A Biography of Barth– Part Eleven

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Q. Barth sees the role of Christians as simply witnesses to God’s revelation and God’s work. Sometimes he doesn’t seem to have much of a concept of our being God’s hands and feet to get things accomplished, and sometimes his own actions belie his bold statements about God must do everything and we can only point to his doing it. What do you make of this part of his dialectic?

A. What he is calling for, I believe, is humility in all our efforts. With reservations, he’s not adverse to calling us “partners” with God in the world, and he expressly says that God did not want to live without us as partners. But all this comes after it is clear that it is God who, in his sovereign grace, has made us partners, without asking our consent! Meaning, the life of faith is living in partnership with God in the world to love the neighbor and witness to the good news of the gospel.

But I believe Barth would be hesitant to look at anything he did or wrote and say, “That’s me and God working together.” He recognized how easily it is to fool ourselves into thinking what we are doing is God’s work. That’s what the Inquisitors thought, as did the Crusaders, as have hundreds of cult leaders. The best we can do is try to discern where God is calling us to work, bring our human talents and energies to bear on that task, and then trust in God’s mercy to bless that part of the work he wishes to bless. To claim it is a godly work as such is just not within our purview. God will judge all our works in the last day, so let’s let him do that job, and we’ll do ours.

[N.B. And yet Paul regularly talks about himself and others as co-workers of God. BW3]

Q. One of the reasons Evangelicals have often found Barth ‘approachable’ and useful is because of his rejections of the Bultmanian demythologizing of the NT project. And yet of course Barth was no fundamentalist or even a foundationalist in the modern sense of a person who thinks we can know or even prove the historical foundations of the faith. What does Barth’s critique of Bultmann tell you about Barth and his real views?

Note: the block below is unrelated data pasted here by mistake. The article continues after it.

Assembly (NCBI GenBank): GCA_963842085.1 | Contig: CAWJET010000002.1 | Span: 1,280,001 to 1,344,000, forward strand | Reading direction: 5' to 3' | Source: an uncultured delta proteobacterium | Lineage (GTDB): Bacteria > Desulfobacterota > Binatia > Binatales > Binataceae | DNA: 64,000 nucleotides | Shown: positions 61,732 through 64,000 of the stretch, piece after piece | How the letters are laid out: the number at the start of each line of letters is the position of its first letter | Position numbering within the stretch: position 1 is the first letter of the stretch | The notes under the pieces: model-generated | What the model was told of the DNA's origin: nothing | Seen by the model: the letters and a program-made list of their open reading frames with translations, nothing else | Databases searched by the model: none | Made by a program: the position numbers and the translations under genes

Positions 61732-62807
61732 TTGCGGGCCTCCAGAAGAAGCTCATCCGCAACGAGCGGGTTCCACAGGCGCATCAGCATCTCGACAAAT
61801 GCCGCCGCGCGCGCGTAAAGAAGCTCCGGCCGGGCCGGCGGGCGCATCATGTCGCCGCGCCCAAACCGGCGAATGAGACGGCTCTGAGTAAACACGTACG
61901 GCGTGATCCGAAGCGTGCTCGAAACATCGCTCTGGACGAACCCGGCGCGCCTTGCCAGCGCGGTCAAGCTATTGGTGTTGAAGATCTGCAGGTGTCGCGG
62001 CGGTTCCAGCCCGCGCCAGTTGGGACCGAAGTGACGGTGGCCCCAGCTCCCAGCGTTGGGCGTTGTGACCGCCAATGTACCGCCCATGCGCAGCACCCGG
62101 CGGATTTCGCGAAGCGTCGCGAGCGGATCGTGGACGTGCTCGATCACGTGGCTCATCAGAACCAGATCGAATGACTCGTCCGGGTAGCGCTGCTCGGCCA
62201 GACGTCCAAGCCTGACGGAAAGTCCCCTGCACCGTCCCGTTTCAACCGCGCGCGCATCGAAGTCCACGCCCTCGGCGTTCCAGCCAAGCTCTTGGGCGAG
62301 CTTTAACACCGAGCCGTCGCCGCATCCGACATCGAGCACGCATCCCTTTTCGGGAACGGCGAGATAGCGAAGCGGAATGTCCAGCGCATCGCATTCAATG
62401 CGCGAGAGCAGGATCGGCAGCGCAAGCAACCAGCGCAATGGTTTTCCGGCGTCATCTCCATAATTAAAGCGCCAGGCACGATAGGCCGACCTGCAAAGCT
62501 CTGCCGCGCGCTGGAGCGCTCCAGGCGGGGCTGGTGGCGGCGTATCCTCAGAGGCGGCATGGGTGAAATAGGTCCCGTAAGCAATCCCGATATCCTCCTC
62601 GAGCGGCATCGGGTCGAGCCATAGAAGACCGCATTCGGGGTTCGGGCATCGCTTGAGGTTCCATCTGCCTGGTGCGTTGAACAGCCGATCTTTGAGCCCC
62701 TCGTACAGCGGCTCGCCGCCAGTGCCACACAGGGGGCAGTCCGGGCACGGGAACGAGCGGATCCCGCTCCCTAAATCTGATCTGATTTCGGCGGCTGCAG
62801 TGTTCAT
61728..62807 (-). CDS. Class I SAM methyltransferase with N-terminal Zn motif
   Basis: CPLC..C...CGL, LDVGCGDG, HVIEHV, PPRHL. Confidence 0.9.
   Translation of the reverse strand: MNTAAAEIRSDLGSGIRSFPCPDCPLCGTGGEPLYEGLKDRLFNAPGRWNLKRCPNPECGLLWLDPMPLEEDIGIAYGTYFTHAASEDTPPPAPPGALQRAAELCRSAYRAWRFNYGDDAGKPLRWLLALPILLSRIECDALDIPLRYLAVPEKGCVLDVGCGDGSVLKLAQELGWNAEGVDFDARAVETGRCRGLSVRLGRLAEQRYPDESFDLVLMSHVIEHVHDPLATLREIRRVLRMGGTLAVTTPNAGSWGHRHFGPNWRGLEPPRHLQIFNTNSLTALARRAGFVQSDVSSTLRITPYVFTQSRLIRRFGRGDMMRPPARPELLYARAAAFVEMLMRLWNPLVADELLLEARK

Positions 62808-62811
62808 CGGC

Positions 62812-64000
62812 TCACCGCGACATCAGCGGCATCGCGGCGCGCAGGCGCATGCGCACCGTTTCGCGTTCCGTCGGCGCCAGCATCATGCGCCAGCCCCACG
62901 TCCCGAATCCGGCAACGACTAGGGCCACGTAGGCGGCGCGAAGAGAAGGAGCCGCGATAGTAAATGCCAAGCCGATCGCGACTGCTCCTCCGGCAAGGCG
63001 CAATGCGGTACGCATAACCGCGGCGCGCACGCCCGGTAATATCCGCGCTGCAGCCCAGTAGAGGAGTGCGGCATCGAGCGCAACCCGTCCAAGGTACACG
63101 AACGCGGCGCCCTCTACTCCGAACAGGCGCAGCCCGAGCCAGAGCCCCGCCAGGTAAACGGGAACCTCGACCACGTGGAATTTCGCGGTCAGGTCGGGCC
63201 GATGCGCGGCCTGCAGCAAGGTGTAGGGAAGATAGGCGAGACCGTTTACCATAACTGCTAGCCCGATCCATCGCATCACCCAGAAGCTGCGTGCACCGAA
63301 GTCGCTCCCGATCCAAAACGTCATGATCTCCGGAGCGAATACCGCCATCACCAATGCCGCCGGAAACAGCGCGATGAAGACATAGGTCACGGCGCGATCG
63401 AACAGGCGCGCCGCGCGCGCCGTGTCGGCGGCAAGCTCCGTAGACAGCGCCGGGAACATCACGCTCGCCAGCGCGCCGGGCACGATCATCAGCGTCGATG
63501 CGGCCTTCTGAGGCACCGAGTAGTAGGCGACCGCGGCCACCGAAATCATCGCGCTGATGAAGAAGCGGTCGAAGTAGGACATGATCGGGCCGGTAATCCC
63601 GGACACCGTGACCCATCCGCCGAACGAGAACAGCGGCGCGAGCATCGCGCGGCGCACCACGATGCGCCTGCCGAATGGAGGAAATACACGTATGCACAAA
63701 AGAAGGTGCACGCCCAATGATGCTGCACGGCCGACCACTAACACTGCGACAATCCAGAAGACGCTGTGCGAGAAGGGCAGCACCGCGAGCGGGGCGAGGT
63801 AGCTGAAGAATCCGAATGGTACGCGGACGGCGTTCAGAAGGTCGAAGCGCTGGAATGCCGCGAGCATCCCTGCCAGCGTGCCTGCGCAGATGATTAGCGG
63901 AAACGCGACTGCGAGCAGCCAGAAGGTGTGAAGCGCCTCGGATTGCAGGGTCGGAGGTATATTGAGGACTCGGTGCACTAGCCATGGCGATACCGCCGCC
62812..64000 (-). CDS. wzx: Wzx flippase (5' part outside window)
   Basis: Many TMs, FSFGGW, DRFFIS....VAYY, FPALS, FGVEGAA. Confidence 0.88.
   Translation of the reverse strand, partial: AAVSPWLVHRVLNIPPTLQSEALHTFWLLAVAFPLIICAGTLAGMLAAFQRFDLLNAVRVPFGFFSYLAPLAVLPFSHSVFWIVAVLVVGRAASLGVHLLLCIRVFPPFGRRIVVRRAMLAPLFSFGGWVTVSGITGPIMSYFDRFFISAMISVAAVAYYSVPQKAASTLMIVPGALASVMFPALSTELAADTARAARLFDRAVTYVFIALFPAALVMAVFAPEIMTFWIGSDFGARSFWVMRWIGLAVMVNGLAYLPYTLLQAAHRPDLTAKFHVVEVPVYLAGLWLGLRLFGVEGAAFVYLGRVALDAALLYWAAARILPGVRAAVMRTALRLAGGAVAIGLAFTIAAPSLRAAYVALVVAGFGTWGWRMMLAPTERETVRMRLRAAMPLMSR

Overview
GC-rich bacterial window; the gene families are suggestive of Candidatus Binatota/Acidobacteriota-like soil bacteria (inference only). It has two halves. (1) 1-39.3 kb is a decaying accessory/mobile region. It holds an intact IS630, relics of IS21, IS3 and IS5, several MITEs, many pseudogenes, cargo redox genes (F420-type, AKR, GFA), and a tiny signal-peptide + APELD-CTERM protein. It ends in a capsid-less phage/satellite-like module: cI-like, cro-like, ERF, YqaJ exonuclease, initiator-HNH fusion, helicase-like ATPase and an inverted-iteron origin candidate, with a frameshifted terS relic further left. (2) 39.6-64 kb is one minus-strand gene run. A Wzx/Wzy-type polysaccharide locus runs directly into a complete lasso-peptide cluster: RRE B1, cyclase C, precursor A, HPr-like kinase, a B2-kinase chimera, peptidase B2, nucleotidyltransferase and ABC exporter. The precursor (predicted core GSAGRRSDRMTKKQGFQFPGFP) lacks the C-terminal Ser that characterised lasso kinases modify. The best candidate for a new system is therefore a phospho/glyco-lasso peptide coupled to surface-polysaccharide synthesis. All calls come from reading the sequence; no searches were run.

A. Barth believes that the resurrection, for example, is a real event in real time, but I think he’d be hesitant to call it “historical.” By the canons of history, it’s not something you can prove, and even if you could, it would not be decisive for faith. In this I think Barth’s right: I know of people who believe Jesus rose from the dead but who do not trust in Christ for salvation or follow him day to day. To try to prove the resurrection historically is a mistake, according to Barth, because it grounds our faith in the shifting sands of history or the philosophy of history—that is, in us and our rationality.

Here’s where I find Barth inadequate. In fact, a good historian can show that the bodily resurrection of Jesus is not necessarily something that is historically unimaginable. That is, there is evidence that points in the direction of Jesus’ being raised from the dead. And that can open doors to further conversations with an unbeliever. But I think Barth is right in this respect: historical “proof” is a thin thing. Many people who personally witnessed the bodily resurrection did not believe it (Mt. 28:17)!

Q. I love the quote of Barth at 70 about being like a fir tree. I also think there is much in his comment about having intellectual work to do which has kept him going well past 70. Retirement, after all, is not a Biblical concept and I was recently horrified by a Duke Endowment study about how soon after retiring, Methodist ministers tend to die. Often within five years and not just because of being worn out. Barth seems to have taken seriously both a physical and a mental regimen into old age. He didn’t want to go ‘off the boil’ as the British would say. In your reading of the Dogmatics, much of the latter part of which he wrote in his 60s and later, would you say that the later volumes show less rigor and vigor than the earlier ones?

A. No, but he could have used an editor! He could have used someone to reign in his prose. At times it’s deeply stirring, even bring tears to my eyes. At other times, it’s just tedious. But lack of vigor was not the problem. It was the increased vigor and attention to theological detail that prevented him from finishing the project.


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